How to Build an Ancestral Altar to Connect With the Spirit World

October 28, 2018

‘Tis the season to remember the dead!

The end of October brings us a slew of opportunities to honor those who have passed to the other side, including Samhain or Halloween on Oct 31; Dia de los Muertos on Nov 1 & 2; and All Saints or All Souls Day on Nov 1 & 2.
After all, this is the time of year when people say that “the veil is thin,” meaning that the invisible barrier between the worlds of the living and the dead is at its most porous.

Astrologically, we are also being supported in our desire to connect with the spirit world: Neptune’s long transit through Pisces certainly lends itself to the timelessness of spirit work, while Jupiter’s gallivant through Scorpio’s underworld urges us all to dig up our roots and tend to them.

One of the simplest and widespread practices that can help you hold space for those who are gone but not forgotten is the creation of an ancestral altar in your home.

Building an ancestral altar is a rewarding and heart-opening practice, and anyone can participate, no matter what you know about your own ancestry. Here are some things to think about when creating and experiencing your home altar.  

Setting Up Your Ancestral Altar

Look to the West In most European traditions, west is the direction associated with the land of the dead. Position your altar on a westerly wall if possible, or in such a way that you face the west while tending to it.

Get Some Fresh Flowers Traditional flowers at this time of year are marigolds and chrysanthemums, but if you have ancestors who had specific favorites, making an effort to include those flowers will enhance the energetic potency of your altar. If your granny loved roses the most, splurge on them for her!

Gather Your Crystals Traditional stones include carnelian, smoky quartz, and obsidians, but use what you’re drawn to.

Light Some Candles Many observant altar-builders leave prayer candles in glass containers burning twenty-four hours a day for the last week of October. It is up to you to decide if this is safe for your particular set-up  – just be sure that you have candles that you can light at least once a day.

Collect Family Photographs and Memorabilia Photographs of those who have passed (copies are fine), heirlooms, or small artifacts owned by your ancestors, will help focus your energy.

If you don’t have any of these things, you can use items that are symbolically related to your forefathers and foremothers. Want to call on your grandfather, the postman? Old postage stamps might be a lovely addition to your altar. If your great-aunt was a tailor, a pair of nice sewing shears would certainly honor her life and work.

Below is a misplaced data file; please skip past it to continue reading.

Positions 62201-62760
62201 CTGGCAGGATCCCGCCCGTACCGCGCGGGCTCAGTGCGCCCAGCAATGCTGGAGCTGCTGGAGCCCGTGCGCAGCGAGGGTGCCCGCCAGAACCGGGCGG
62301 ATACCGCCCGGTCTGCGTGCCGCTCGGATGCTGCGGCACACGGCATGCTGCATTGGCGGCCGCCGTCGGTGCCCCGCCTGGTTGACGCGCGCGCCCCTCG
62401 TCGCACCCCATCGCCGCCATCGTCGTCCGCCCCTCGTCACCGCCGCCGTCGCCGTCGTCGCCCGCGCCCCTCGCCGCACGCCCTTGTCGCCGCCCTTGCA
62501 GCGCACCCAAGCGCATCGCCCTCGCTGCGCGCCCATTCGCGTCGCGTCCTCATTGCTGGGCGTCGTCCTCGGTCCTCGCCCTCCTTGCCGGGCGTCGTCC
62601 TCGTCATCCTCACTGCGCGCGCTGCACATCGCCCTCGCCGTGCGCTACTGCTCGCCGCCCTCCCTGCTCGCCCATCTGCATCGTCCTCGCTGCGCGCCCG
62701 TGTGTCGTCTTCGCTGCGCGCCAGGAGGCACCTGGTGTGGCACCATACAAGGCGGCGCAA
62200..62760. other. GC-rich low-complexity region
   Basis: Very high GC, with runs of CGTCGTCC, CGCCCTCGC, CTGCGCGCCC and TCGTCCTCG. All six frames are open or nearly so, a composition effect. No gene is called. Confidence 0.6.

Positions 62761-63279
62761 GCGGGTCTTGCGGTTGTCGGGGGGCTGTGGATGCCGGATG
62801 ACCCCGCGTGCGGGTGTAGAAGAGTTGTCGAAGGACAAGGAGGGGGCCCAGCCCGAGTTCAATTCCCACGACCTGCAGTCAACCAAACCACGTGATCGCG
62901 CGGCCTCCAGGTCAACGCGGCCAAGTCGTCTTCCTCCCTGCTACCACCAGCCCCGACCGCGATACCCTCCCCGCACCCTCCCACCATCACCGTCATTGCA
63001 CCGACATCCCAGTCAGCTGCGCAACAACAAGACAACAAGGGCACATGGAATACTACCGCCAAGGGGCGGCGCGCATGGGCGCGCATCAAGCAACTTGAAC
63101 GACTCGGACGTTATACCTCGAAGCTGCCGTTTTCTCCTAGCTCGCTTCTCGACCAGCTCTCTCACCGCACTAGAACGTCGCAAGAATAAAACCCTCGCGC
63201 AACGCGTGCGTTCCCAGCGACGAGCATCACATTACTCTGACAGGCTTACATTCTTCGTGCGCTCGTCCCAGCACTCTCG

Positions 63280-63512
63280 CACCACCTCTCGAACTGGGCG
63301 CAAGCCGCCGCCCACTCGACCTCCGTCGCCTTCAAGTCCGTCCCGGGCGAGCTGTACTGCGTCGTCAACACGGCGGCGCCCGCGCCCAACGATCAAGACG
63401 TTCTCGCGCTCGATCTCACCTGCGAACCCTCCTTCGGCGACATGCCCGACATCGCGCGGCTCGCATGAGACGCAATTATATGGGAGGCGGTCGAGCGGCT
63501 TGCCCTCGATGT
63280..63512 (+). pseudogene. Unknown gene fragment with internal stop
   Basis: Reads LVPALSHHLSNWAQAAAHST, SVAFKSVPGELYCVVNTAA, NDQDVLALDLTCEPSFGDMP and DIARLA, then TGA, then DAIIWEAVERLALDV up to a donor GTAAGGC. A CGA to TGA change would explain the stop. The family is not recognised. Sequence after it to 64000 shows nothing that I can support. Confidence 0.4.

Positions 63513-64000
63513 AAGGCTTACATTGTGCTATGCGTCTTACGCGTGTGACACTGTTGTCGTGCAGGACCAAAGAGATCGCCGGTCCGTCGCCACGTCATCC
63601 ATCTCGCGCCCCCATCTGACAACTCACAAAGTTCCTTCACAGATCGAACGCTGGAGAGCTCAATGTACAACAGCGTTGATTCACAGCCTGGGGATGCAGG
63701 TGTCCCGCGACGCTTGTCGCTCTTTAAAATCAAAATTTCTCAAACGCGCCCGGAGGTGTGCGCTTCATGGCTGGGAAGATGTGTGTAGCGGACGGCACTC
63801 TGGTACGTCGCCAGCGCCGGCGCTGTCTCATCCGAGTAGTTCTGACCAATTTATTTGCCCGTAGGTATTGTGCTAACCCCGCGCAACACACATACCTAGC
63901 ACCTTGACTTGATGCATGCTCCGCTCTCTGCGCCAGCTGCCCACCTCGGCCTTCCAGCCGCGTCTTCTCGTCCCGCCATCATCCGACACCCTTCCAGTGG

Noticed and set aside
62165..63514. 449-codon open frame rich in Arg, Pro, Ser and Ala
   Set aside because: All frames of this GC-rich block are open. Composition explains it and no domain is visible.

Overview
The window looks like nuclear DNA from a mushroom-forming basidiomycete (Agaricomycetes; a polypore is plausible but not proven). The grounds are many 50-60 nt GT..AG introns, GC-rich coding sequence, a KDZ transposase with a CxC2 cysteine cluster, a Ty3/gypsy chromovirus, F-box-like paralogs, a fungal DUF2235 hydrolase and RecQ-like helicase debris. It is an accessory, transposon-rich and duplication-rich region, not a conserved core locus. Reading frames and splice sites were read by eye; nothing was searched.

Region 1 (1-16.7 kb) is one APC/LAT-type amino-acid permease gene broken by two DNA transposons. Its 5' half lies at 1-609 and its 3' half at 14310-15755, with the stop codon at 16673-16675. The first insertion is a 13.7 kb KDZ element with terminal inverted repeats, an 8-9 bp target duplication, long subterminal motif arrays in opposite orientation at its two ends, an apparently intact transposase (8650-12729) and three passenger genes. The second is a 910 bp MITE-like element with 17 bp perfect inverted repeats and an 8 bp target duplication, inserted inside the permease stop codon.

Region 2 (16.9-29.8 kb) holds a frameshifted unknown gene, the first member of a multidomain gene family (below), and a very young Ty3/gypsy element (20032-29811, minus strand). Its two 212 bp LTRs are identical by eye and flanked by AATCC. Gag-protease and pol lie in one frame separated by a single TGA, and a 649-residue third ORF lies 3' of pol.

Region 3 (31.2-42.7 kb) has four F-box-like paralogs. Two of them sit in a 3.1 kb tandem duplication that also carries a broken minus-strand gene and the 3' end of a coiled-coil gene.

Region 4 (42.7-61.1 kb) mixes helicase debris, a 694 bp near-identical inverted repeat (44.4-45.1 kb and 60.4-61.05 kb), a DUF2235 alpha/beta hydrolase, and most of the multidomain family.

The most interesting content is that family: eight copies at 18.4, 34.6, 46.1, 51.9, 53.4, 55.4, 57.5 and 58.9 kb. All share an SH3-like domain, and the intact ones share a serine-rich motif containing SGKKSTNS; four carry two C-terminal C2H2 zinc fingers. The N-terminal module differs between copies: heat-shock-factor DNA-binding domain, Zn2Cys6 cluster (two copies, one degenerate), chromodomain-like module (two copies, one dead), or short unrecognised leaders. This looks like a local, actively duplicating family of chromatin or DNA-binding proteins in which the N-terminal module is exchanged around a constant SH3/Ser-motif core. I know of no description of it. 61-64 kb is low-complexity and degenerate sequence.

Also, some people include images or veneration of other beloved dead who are not blood-related: friends, mentors, or inspiring people who have crossed over.

Research Heritage References A lot of us don’t know exactly who our ancestors are, but don’t let that stop you. If you were adopted from China, you may include some beautiful embroidered silk as an altar cloth. If your family emigrated abruptly from Iran and left most belongings behind, you may consider anointing your candles with Damascus rose oil. If you are of blended heritage, make an attempt to honor each aspect of your ancestral lineage – every ancestor you have heard about and each region or country that is included in your known lineage.

Make room for food and spirit offerings. If you know what your departed relative’s loved to ingest when they were alive, be sure to include these treats! People often use sweets, tobacco, or alcohol. After all, indulging the dead is good for the living!

Make your altar your own. If you’re well-versed in interpreting your own natal chart, you might examine your fourth house for interesting or vital components to your ancestral altar. Also, you can look at which house Scorpio rules and which planets it governs in yout natal chart to understand how best to engage with your ancestors altar.

Once you have set up your altar, one of the most important things you can do is spend time there.

One way to incorporate your altar into daily rituals is to share a little bit of anything you eat or drink at home with your beloved dead.

Select a small plate and cup which will be used only for your altar, and within which you might share small amounts of your own food and drink with your ancestors. Each time you sit down for a meal, portion out a small amount of your food with which to feed your dead.

If this feels like too much of a time commitment, you can simply take some time each day and sit with your candles burning, in prayer or reflection. This is most significant when done at dawn or dusk. Consider saying specific prayers to your ancestors while lighting your candles.

Don’t be afraid to ask your beloved uncle or a more distant, unknown relative to look after you; our ancestors are invested in our wellbeing and success.

The dead have left us with great gifts, and when we build altars to honor them, we are able to receive these gifts fully.